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Author Notes:

Corresponding author: Shella Keilholz, 1760 Haygood Dr, HSRB W230, Atlanta, GA 30322, 404-727-2433, shella.keilholz@bme.gatech.edu

The authors would like to thank Anzar Abbas, Hyun Koo Chung, and Amrit Kashyap for helpful discussions.

Subjects:

Research Funding:

The research behind this review paper was supported by NIH R01 NS078095, R21 NS072810, R21NS057718, NSF BCS INSPIRE 1533260, Air Force Center of Excellence on Bio-nano-enabled Inorganic/Organic Nanostructures and Improved Cognition (BIONIC), and the Center for Systems Imaging at Emory.

Keywords:

  • Science & Technology
  • Life Sciences & Biomedicine
  • Neurosciences
  • Neuroimaging
  • Radiology, Nuclear Medicine & Medical Imaging
  • Neurosciences & Neurology
  • fMRI
  • rs-fMRI
  • Functional connectivity
  • Functional MRI
  • Noise
  • Non-neuronal contributions
  • Animal studies
  • CEREBRAL-BLOOD-FLOW
  • RESTING-STATE FMRI
  • DEFAULT MODE NETWORK
  • FUNCTIONAL CONNECTIVITY MRI
  • LOW-FREQUENCY OSCILLATIONS
  • ANTI-CORRELATED NETWORKS
  • BRAIN NETWORKS
  • MOUSE-BRAIN
  • RAT-BRAIN
  • SOMATOSENSORY STIMULATION

Noise and non-neuronal contributions to the BOLD signal: applications to and insights from animal studies

Tools:

Journal Title:

NeuroImage

Volume:

Volume 154

Publisher:

, Pages 267-281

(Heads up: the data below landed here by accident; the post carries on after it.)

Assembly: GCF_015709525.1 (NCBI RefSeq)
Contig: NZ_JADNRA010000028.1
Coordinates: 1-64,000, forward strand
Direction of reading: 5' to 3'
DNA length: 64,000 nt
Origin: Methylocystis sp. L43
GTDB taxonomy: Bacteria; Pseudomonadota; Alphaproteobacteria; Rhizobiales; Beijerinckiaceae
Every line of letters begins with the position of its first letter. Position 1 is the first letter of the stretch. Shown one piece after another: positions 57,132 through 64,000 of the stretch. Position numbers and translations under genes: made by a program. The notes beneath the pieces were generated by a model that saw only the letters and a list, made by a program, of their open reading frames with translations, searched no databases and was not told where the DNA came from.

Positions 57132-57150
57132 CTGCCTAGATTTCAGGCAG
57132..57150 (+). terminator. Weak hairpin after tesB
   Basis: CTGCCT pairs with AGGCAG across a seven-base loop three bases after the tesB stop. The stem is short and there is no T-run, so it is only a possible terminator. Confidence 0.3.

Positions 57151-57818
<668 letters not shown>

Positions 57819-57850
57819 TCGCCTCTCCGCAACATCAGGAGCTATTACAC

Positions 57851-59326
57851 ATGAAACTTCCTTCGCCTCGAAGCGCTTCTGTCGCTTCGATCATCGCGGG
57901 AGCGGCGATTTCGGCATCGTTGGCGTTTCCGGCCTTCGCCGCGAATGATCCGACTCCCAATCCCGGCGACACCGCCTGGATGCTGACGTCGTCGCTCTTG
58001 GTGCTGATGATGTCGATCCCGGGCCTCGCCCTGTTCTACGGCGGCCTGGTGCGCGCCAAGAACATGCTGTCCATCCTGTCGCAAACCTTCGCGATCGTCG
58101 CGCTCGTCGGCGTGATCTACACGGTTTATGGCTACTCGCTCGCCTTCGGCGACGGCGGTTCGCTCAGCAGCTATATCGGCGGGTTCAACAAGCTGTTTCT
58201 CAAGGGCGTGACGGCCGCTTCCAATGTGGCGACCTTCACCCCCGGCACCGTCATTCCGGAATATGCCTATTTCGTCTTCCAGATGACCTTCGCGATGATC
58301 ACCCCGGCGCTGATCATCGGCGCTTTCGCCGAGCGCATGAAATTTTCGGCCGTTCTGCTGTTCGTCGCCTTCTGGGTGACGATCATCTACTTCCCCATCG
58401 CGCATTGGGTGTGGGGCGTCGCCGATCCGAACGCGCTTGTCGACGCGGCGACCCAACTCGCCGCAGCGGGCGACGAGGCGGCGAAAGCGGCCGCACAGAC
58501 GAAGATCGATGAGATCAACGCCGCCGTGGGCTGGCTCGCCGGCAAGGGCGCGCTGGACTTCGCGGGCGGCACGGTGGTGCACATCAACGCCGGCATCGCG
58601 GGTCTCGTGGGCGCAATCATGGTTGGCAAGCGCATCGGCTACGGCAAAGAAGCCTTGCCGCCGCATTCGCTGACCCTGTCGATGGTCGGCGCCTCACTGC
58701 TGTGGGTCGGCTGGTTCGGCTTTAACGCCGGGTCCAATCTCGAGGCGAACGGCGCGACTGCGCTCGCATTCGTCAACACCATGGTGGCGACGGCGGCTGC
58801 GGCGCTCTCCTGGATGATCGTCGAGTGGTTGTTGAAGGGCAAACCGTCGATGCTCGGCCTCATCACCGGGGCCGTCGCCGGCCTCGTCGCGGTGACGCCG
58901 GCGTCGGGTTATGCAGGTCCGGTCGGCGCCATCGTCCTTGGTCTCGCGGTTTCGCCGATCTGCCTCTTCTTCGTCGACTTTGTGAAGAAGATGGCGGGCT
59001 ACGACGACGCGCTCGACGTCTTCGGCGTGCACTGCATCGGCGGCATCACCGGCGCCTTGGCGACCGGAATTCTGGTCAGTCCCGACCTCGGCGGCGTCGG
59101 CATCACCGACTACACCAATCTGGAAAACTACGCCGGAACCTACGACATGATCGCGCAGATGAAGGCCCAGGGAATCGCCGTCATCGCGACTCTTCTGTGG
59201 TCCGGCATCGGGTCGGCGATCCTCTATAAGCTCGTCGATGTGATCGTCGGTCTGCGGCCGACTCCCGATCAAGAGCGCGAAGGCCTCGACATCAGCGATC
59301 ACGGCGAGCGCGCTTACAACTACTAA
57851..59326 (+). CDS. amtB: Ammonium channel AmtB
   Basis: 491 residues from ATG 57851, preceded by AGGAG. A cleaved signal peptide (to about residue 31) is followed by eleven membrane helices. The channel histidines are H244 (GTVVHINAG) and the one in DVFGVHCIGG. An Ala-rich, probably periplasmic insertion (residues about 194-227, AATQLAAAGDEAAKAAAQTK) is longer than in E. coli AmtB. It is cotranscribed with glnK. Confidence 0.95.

Type of Work:

Article | Post-print: After Peer Review

Abstract:

The BOLD signal reflects hemodynamic events within the brain, which in turn are driven by metabolic changes and neural activity. However, the link between BOLD changes and neural activity is indirect and can be influenced by a number of non-neuronal processes. Motion and physiological cycles have long been known to affect the BOLD signal and are present in both humans and animal models. Differences in physiological baseline can also contribute to intra- and inter-subject variability. The use of anesthesia, common in animal studies, alters neural activity, vascular tone, and neurovascular coupling. Most intriguing, perhaps, are the contributions from other processes that do not appear to be neural in origin but which may provide information about other aspects of neurophysiology. This review discusses different types of noise and non-neuronal contributors to the BOLD signal, sources of variability for animal studies, and insights to be gained from animal models.

Copyright information:

© 2017 Elsevier Inc.

This is an Open Access work distributed under the terms of the Creative Commons Attribution-NonCommercial-NoDerivatives 4.0 International License (http://creativecommons.org/licenses/by-nc-nd/4.0/).

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